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NPS Tax Benefits – Sec.80CCD(1), 80CCD(2) and 80CCD(1B)

Last updated: October 13, 2016 | by Basavaraj Tonagatti 14 Comments

There is so much confusion about NPS Tax Benefits after the 2016 Budget. Hence, in this post let us discuss about NPS Tax Benefits under sections 80CCD(1), 80CCD(2) and 80CCD(1B) and how to claim additional tax benefits.

We know that everybody discuss NPS tax benefits during investment. But hardly few know about the taxation part when you start to withdraw. If you know the taxation issue while your retirement, then surely you stay away from NPS investment.

Hence, in this post, I will try to explain the tax benefits during investing and also at the time of retirement.

NPS Tax Benefits while investing

First, let us understand the NPS tax benefits while investing. I tried to explain the same from below image. Remember that all tax benefits while investing is only for Tier 1 NPS account (Refer the post related to difference between Tier 1 and Tier 2 of NPS at “Difference between Tier 1 and Tier 2 Account in NPS“. There is no tax benefit for the investment you do in Tier 2 NPS account.

NPS Tax Benefits under Sec.80CCD (1)

  • The maximum benefit available is Rs.1.5 lakh (including Sec.80C limit).
  • An individual’s maximum 10% of annual income or an employee’s (10% of Basic+DA) contribution will be eligible for deduction.
  • As I said above, this section will form the part of Sec.80C limit.

NPS Tax Benefits under Sec.80CCD (2)

  • There is a misconception among many that there is no upper limit for this section. However, the limit is least of 3 conditions. 1) Amount contributed by an employer, 2) 10% of Basic+DA and 3) Gross Total Income.
  • This is additional deduction which will not form the part of Sec.80C limit.
  • The deduction under this section will be eligible for self-employed.

NPS Tax Benefits under Sec.80CCD (1B)

  • This is the additional tax benefit of up to Rs.50,000 eligible for income tax deduction and was introduced in the Budger 2015
  • Introduced in Budget 2015. One can avail the benefit of this Sect.80CCD (1B) from FY 2015-16.
  • Both self-employed and employees are eligible for availing this deduction.
  • This is over and above Sec.80CCD (1).

How much maximum NPS Tax Benefits available while investing?

For Self-Employed

The maximum benefit you can avail under Sec.80CCD (1) is Rs.1,50,000 (including Sec.80C limit). Along with this Rs.50,000 under Sec.80CCD (1B). So total maximum benefit an individual can avail is Rs.2 lakh (where Rs.1.5 lakh will be part of Sec.80C limit).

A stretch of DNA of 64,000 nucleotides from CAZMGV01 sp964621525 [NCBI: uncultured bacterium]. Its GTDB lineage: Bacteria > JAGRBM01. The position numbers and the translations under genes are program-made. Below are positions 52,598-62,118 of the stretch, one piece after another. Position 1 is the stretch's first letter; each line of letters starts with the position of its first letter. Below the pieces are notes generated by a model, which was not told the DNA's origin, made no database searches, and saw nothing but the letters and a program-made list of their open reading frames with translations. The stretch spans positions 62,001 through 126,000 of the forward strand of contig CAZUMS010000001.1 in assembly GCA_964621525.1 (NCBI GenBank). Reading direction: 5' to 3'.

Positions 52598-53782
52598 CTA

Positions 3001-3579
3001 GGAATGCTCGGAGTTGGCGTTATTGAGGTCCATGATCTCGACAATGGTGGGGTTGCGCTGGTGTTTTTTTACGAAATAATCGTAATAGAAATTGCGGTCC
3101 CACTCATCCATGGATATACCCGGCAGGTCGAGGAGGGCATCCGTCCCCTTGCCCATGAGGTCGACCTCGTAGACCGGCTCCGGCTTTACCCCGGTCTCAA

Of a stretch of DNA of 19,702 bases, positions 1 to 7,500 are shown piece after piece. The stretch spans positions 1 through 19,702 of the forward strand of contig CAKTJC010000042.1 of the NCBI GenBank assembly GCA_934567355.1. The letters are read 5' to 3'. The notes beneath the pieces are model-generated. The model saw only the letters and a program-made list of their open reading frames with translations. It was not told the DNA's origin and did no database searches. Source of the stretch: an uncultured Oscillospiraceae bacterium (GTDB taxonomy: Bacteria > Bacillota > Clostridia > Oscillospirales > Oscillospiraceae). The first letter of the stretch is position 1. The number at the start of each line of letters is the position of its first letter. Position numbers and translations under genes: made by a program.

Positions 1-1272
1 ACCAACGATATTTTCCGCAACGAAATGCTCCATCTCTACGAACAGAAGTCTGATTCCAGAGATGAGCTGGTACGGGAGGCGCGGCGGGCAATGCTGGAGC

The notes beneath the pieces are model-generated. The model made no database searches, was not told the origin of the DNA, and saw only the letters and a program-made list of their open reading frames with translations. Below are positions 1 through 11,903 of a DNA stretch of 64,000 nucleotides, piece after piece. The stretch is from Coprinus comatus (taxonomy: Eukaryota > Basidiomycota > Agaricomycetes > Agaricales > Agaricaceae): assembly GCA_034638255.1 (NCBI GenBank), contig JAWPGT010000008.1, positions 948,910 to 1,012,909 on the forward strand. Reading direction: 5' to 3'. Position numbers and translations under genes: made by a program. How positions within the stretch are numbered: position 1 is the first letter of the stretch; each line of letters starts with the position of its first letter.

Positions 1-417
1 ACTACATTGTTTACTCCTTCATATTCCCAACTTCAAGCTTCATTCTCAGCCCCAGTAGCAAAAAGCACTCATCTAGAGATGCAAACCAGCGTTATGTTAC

Even though on paper it looks like maximum benefit available will be Rs.2 lakh. But under Sec.80C, you will have lot of choices and few default options to save (like life insurance premium or PPF). Hence, never be in wrong belief that NPS will ALONE gives you Rs.2 lakh tax benefit.

For salaried

You can avail the tax benefit under Sec.80CCD (1)+Sec.80CCD (1B) up to Rs.2 lakh. Along with that you have another additional option to claim deduction under Sec.80CCD (2), which is unlimited and based on certain conditions. I explained the same in my above post.

NPS taxation while withdrawing or maturity

Long back, I wrote a complete blog post on new NPS withdrawal and maturity rules. However, when it comes to taxation, there is a need for some clarification. Reasons are as below.

NPS Taxation on retirement

Let us say you accumulated Rs.100 at retirement. In that, you are eligible to withdraw Rs.60 or 60% of such accumulated corpus. Remaining Rs.40 or 40% need to be purchased an annuity product.

In the lump sum withdrawal of Rs.60 or 60%, Rs.40 or 40% is tax-free. Remaining Rs.20 or 20% is taxable income in the year of withdrawal.

The income from an annuity will be taxed year on year as per your tax slab. So you are deferring the tax treatment for future years from the 40% annuity you will buy.

NPS Taxation on Pre-mature withdrawal

In this case, you are allowed to buy an annuity product from the 80% of accumulated corpus. So there is no confusion here as the annuity will be taxable income for you year on year.

The confusion is about 20% lump sum withdrawal. IT Department need to come out with clarity. The rules just say 40% of lump sum withdrawal from NPS is tax-free. However, in this particular case the lump sum investment is 20%.

Hence, whether the whole 20% is tax-free (as it is less than 40% tax-free limit) or 40% of 20% is only tax-free (i.e. 8% from 20%). As of now, there is no clarity on this aspect.

NPS Taxation on Partial withdrawal

Partial withdrawal from NPS is allowed on certain conditions. I explained the same in my post “National Pension System (NPS)-New Partial Withdrawal and Exit Rules“.

There is no clarity about the tax treatment relating to this partial withdrawal. However, I feel such partial withdrawal will be taxed in the year of withdrawal as per subscriber’s income tax slab.

NPS Taxation in the event of death of subscriber

For Government Employees-Nominee will be allowed to withdraw only 20% lump sum. The nominee must purchase the annuity from remaining 80%. However, in case the accumulated corpus is less than or equal to Rs.2,00,000 then his spouse (or nominee) can withdraw all the amount at once without any mandatory.

For others-Nominee will be allowed to withdraw 100% accumulated corpus. However, the nominee has a choice to buy an annuity too.

The lump sum withdrawal by the nominee will be exempt from Income Tax. If the nominee opted for buying an annuity, then annuity income will be taxed as per nominee’s income tax slab in the year of receipt.